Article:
Conflict Free Minerals

Striving for sourcing excellence.

We share international concerns about the conflict in the Democratic Republic of the Congo (DRC) and adjoining countries, and we are working to ensure that the mining of the minerals that end up in our products do not contribute to human rights violations in the region.

Supplier Verification Assessments

We conducted conflict minerals verification assessments of due diligence activities at two integrated circuit direct supplier sites in 2018.

Responsible In-Region Sourcing

Approximately 4% of processing facilities reported by our direct suppliers were confirmed as sourcing conflict minerals from the DRC or adjoining countries, and all of those processing facilities have been validated as RMAP Conformant.

Top Performance Ranking

We ranked number one in our industry group in the Responsible Sourcing Network's annual conflict minerals investor guide in 2014, 2015, 2016, 2017 and 2018.

Processing Facility Progress

From reporting year 2017 to 2018, RMAP Conformant processing facilities in our integrated circuit products supply chain changed from 251 to 248, which includes the RF360 Holdings joint venture and its internal fabrication facilities.

100% Survey Response

We requested reasonable country of origin information and received responses from 100% of the direct suppliers of our integrated circuit products.

Multi-Stakeholder Efforts

We participate in the following efforts to support responsible minerals sourcing: the Responsible Business Alliance (RBA), formerly the Electronic Industry Citizenship Coalition (EICC), the Responsible Minerals Initiative (RMI), formerly the Conflict Free Sourcing Initiative (CFSI), and the ITRI Supply Chain Initiative (iTSCi).

Qualcomm’s Conflict Free Minerals Policy

Qualcomm is aware of concerns that minerals mined in conflict areas in the Democratic Republic of the Congo (DRC) and adjoining countries may be making their way into the electronics industry supply chain and may be fueling human rights violations and environmental degradation in the DRC region.


Qualcomm strives to provide DRC conflict free products by supporting industry-wide efforts to drive transparency in the supply chain and by expecting that our suppliers obtain materials from environmentally and socially responsible sources, including conflict free sources within the DRC and adjoining countries.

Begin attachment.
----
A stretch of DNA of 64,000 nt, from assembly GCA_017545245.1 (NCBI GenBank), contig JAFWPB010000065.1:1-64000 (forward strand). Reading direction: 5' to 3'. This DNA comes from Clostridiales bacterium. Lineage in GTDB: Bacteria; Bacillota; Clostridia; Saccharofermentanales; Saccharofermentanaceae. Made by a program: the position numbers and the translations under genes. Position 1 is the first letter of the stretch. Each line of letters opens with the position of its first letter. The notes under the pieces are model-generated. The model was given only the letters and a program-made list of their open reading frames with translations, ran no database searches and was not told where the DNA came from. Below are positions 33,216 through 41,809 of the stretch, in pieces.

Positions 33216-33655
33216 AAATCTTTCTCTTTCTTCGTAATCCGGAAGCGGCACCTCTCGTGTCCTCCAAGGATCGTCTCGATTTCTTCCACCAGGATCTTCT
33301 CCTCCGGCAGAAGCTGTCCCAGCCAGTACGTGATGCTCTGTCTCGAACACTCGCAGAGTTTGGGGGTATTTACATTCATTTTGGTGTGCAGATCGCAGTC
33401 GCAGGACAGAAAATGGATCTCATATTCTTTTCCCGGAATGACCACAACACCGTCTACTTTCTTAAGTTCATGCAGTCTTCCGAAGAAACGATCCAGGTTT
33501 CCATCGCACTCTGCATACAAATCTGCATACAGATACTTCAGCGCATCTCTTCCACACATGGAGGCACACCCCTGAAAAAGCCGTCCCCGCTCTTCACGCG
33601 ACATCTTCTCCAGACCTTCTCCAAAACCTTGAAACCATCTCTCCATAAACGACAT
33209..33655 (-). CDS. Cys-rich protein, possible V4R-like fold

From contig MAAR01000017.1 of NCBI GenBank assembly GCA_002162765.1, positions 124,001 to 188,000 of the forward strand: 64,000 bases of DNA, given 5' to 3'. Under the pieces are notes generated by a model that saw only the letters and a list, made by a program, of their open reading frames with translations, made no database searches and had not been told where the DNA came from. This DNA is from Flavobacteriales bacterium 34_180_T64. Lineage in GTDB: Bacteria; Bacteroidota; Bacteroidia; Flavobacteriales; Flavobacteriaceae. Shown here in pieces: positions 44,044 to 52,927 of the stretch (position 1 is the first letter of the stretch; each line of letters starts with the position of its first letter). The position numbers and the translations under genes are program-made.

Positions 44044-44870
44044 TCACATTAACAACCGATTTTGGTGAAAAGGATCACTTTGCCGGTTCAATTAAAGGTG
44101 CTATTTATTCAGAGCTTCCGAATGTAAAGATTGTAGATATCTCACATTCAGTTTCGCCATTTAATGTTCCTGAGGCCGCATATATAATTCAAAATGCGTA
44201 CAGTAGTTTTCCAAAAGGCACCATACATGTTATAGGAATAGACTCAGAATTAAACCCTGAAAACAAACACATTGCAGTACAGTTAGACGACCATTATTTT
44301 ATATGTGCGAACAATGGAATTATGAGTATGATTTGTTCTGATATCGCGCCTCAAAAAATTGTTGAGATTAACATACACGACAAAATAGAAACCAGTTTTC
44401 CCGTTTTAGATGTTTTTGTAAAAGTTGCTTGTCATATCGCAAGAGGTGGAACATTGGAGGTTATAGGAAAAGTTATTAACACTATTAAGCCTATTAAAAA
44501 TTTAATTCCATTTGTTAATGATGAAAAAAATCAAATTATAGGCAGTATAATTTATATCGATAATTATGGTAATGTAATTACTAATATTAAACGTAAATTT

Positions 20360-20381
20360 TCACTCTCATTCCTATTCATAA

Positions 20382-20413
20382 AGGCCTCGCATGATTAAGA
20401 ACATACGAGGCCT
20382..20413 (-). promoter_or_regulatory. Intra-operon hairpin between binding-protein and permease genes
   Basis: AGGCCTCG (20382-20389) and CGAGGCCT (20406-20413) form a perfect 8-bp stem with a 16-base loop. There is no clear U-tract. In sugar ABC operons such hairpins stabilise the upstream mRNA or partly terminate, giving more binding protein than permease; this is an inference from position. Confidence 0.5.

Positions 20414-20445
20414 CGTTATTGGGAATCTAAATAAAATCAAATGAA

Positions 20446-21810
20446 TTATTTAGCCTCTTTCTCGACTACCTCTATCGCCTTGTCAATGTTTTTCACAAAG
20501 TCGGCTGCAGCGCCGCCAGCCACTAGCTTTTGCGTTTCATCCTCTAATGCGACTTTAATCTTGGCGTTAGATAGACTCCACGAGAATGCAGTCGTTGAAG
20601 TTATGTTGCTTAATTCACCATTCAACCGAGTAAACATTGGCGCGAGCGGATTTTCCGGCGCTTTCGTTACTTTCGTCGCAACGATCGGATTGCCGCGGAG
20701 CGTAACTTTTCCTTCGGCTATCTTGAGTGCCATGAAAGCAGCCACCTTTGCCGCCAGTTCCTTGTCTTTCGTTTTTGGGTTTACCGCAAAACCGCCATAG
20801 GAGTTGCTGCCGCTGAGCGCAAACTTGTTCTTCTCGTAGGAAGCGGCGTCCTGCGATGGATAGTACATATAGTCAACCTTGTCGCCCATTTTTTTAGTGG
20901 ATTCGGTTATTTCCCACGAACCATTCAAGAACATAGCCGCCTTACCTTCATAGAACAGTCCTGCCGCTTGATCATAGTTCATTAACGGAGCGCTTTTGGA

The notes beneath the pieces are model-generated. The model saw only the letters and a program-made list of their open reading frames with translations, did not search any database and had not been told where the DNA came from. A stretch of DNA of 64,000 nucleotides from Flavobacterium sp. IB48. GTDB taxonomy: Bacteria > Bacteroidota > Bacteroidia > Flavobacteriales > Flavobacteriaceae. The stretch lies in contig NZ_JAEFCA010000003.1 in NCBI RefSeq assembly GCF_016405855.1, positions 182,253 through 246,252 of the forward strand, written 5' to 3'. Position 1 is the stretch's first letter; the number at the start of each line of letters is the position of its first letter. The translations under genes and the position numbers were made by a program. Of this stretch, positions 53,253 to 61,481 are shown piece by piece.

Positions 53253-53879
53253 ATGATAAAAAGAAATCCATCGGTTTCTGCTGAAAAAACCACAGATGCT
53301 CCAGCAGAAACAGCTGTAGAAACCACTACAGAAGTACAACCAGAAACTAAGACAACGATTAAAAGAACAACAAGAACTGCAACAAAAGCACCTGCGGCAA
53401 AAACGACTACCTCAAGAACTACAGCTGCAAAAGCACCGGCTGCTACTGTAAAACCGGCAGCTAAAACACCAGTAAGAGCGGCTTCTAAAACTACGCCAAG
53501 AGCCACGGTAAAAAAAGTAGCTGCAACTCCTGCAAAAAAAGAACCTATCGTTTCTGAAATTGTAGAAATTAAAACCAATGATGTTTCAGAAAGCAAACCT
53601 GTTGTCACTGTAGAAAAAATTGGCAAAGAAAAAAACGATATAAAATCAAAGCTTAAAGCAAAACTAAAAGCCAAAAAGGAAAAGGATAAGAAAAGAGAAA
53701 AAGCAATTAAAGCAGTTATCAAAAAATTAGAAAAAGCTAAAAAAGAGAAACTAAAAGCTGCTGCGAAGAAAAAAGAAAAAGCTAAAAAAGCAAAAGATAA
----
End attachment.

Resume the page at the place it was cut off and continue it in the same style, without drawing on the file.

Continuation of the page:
Progress in our supply chain.

Increasing the number of processing facilities participating in the Responsible Minerals Assurance Process (RMAP)

Note: RMAP Conformant processing facilities are conformant to the RMAP assessment standards and include processing facilities currently undergoing a re-assessment or processing facilities certified by the LBMA or RJC. RMAP Active processing facilities have committed to undergo an RMAP assessment. Eligible processing facilities meet the definition of a smelter or refiner under the RMAP standards but are not participating in the RMAP.

Supporting in-region efforts.

We believe it is important not only to continue to promote responsible in-region sourcing but also to contribute to on-the-ground development efforts in the Great Lakes Region. It’s also critical that a broad range of stakeholders continues to work together if we are to make a responsible supply chain a reality and improve economic conditions on the ground in the DRC and adjoining countries.

Since 2014, Pact and Qualcomm have been working to improve health and safety at mine sites across Congo, training artisanal miners on the most common and serious risks and building a safety culture among workers, site owners and financiers.

Our work with Pact is one example of how we are advancing the objective of improving quality of life for miners and their families.

Unconflicted Mineral Traceability in Africa's Great Lakes Region

Jan 11, 2016


Complying with the Dodd-Frank Act.

In compliance with the Dodd-Frank Wall Street Reform and Consumer Protection Act, we will report annually on our use of conflict minerals to the U.S. Securities and Exchange Commission. Find our most recent disclosure here.

Questions about conflict minerals?